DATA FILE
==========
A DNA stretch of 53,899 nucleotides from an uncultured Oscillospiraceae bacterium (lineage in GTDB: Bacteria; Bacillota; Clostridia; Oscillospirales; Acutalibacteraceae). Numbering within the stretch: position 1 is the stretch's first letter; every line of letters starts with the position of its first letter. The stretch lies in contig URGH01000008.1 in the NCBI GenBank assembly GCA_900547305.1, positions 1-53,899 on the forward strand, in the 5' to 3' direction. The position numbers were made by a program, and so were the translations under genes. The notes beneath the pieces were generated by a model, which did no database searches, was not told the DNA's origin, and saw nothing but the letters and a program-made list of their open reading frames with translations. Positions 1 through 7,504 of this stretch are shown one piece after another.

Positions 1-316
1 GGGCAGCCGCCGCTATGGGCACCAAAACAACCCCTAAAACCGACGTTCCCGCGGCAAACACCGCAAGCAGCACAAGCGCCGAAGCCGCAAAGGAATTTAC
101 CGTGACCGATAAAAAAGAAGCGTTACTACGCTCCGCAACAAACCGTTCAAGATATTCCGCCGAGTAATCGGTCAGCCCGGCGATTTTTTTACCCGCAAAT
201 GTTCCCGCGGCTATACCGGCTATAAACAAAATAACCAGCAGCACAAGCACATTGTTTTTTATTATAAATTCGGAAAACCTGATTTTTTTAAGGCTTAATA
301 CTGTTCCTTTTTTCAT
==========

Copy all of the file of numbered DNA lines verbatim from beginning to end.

A DNA stretch of 53,899 nucleotides from an uncultured Oscillospiraceae bacterium (lineage in GTDB: Bacteria; Bacillota; Clostridia; Oscillospirales; Acutalibacteraceae). Numbering within the stretch: position 1 is the stretch's first letter; every line of letters starts with the position of its first letter. The stretch lies in contig URGH01000008.1 in the NCBI GenBank assembly GCA_900547305.1, positions 1-53,899 on the forward strand, in the 5' to 3' direction. The position numbers were made by a program, and so were the translations under genes. The notes beneath the pieces were generated by a model, which did no database searches, was not told the DNA's origin, and saw nothing but the letters and a program-made list of their open reading frames with translations. Positions 1 through 7,504 of this stretch are shown one piece after another.

Positions 1-316
1 GGGCAGCCGCCGCTATGGGCACCAAAACAACCCCTAAAACCGACGTTCCCGCGGCAAACACCGCAAGCAGCACAAGCGCCGAAGCCGCAAAGGAATTTAC
101 CGTGACCGATAAAAAAGAAGCGTTACTACGCTCCGCAACAAACCGTTCAAGATATTCCGCCGAGTAATCGGTCAGCCCGGCGATTTTTTTACCCGCAAAT
201 GTTCCCGCGGCTATACCGGCTATAAACAAAATAACCAGCAGCACAAGCACATTGTTTTTTATTATAAATTCGGAAAACCTGATTTTTTTAAGGCTTAATA
301 CTGTTCCTTTTTTCAT